In Norway, Easter marks the end of the long winter, which surely is a cause to celebrate. Many Norwegians chose to celebrate with an Easter lamb feast.
There are several methods that you can use to cook the lamb, but slow roasting is a pretty safe bet, even without a cooking thermometer. The low heat will cook the lamb through and leave the meat pink and tender.
There are also a lot of safe bets when it comes to sides for lamb. Here in Norway easter lamb is usually prepared with rosemary and garlic, and served with a potato dish of some sort, along with a jus.
Onions, both yellow and red, mint, peas, lemon, and almost any vegetable work well with lamb so feel free to play around and use your intuition.
What wine pairs well with lamb?
Red wine is the classic choice to go with lamb. A lamb roast is quite a hearty meal so it will pair well with a full-bodied Cabernet Sauvignon or Merlot. A Syrah / Shiraz will also work just as well.
If you would rather go with a glass of white wine, wine snobs will tell you not to, and you can tell them to mind their own business! A good rule of thumb is to go for a complex or aromatic white, like a Gruner Veltliner or an oaked aged Chardonnay.
- One whole leg of lamb
- 5 dl / 2,1 cups water
- Salt & pepper
- 9 garlic cloves
- Rosemary -fresh & dried
- 3 carrots
- 2 yellow onions
- 1 kg potatoes
- 75 g butter
- 6 red onions
- Olive oil
- 1 tbs mustard
- 3 tbs corn starch
- Preheat the oven to 250 C/480 F, with the grill on. Rub the leg of lamb with plenty of salt & pepper and place it high in the oven for 8 minutes to brown the meat slightly and caramelize the skin.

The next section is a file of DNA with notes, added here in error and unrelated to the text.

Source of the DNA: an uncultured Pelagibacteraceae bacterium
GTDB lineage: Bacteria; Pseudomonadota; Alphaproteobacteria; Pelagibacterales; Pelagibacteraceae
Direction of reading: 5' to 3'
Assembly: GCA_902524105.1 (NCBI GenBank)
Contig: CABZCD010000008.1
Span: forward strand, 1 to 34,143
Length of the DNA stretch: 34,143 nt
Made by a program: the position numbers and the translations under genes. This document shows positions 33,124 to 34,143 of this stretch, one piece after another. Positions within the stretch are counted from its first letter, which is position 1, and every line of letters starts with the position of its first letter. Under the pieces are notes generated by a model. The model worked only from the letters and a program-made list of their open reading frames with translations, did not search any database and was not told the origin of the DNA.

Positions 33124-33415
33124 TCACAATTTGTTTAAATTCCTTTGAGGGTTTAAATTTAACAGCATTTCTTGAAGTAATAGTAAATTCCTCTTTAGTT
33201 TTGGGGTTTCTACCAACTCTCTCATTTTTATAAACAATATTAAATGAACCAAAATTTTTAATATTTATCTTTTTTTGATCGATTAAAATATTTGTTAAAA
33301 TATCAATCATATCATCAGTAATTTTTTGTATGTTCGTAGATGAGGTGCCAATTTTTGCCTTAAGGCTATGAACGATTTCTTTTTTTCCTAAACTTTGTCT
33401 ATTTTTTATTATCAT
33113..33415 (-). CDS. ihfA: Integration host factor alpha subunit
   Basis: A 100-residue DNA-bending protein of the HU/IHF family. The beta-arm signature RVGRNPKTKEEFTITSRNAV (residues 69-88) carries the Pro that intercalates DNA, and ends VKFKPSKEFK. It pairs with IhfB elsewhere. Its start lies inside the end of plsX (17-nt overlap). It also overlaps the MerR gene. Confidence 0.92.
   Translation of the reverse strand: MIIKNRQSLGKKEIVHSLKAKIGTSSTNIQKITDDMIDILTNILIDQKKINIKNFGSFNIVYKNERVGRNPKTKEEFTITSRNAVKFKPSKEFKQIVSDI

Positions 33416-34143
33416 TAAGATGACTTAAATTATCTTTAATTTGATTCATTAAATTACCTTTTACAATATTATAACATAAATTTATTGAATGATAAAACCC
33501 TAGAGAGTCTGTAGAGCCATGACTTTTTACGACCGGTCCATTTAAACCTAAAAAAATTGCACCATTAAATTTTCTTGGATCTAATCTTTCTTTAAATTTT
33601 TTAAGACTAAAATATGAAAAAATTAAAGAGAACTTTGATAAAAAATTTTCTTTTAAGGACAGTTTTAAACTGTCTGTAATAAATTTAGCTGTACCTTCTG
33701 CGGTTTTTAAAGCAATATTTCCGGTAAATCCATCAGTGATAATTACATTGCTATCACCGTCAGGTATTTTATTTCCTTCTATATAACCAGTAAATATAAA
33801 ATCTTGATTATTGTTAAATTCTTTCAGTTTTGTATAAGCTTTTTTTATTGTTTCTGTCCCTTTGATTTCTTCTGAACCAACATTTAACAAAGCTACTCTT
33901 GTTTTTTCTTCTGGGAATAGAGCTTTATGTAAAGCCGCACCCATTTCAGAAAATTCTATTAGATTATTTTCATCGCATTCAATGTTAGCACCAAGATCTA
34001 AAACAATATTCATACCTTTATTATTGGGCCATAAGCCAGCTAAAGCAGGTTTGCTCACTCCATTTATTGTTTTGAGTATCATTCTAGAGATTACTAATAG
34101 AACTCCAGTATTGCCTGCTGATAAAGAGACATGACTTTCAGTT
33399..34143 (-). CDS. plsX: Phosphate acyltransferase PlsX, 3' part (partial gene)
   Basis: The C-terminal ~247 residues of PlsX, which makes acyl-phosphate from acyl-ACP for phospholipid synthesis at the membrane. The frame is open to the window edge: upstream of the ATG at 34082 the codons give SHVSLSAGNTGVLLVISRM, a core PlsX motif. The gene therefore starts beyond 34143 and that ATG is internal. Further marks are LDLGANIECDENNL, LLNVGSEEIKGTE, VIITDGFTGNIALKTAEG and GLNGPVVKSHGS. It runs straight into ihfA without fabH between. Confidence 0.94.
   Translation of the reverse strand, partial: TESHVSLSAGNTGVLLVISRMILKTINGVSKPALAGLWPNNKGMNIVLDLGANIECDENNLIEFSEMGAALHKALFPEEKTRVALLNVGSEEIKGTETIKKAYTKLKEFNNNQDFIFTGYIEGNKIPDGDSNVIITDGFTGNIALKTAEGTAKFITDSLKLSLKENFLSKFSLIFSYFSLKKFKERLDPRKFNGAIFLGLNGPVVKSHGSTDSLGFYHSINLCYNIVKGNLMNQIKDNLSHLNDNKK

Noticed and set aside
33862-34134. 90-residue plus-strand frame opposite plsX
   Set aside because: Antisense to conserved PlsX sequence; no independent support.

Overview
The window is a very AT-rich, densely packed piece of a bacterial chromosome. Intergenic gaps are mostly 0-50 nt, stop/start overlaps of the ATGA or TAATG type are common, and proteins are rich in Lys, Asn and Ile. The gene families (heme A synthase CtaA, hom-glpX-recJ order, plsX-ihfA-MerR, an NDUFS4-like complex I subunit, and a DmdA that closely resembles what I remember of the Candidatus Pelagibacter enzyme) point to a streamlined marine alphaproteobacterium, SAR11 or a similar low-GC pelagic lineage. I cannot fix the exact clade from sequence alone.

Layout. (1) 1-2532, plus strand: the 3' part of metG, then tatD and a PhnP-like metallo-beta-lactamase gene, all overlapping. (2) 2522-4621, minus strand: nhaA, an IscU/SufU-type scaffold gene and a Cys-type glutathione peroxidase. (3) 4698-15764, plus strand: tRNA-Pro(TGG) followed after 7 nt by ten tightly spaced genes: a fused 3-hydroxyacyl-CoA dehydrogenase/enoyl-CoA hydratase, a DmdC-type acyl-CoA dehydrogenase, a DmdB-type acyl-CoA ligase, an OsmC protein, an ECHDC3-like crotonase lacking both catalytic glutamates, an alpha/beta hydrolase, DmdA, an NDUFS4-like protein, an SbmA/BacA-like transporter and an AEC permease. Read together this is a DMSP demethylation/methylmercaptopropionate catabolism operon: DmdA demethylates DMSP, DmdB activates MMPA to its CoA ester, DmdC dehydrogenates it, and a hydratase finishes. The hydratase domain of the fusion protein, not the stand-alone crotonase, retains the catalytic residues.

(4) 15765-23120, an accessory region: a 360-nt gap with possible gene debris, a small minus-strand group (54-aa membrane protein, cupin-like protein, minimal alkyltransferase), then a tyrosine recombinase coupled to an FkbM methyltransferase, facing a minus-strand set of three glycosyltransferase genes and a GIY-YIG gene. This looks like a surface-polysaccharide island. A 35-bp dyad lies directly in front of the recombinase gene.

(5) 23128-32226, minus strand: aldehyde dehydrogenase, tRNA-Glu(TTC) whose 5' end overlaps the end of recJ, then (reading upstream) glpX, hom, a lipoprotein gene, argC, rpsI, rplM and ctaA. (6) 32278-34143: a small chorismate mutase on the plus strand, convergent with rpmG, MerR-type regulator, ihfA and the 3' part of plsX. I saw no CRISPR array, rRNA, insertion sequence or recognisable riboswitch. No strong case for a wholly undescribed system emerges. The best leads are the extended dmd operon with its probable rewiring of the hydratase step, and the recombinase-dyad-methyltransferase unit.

- Remove the lamb when it has a nice color, but be careful to not leave it in too long under the grill as it will toughen up the meat. Turn the oven down to 90 C/195 F, and switch the grill function off to regular oven settings. Leave the door ajar to let the heat escape while you prepare the rest of the roast.
- Cut the garlic into slices and score small pockets into the roast which you fill with the garlic slices. Rub the roast with plenty of fresh & dry rosemary. Roughly cut the carrots and yellow onions and place them in the tin. Pour over the water, and place the roast on top. Then return to the oven and leave for 5-6 hours until it has reached around 70 C/160 F.
- Slice the potatoes quite thin with a mandoline, melt the butter with 4 garlic cloves, and rosemary. Place a piece of baking paper in a tin and layer the potatoes in a circle, adding salt, pepper, and melted butter between the layers until the tin is filled.
- Bake in the oven at 200C/390 F for around 45 min, until it's golden and crispy on top.
- At the same time bake the onions on the lower rack in a small baking tin. Peel the outer layers, cut the bottoms off to make them stand upright, and score an X on the tops, drizzle with olive oil, salt, and pepper, and rosemary. And bake for as long as you bake the Pommes Anna.
- When the lamb roast is done, leave it out to rest while you strain the remaining cooking juices into a pan and bring to a boil. Dissolve the corn starch in a tiny bit of cold water, remove the pan from the heat, and add the mustard and corn starch slowly while stirring. Season with salt and pepper to taste.
- Let the feast commence!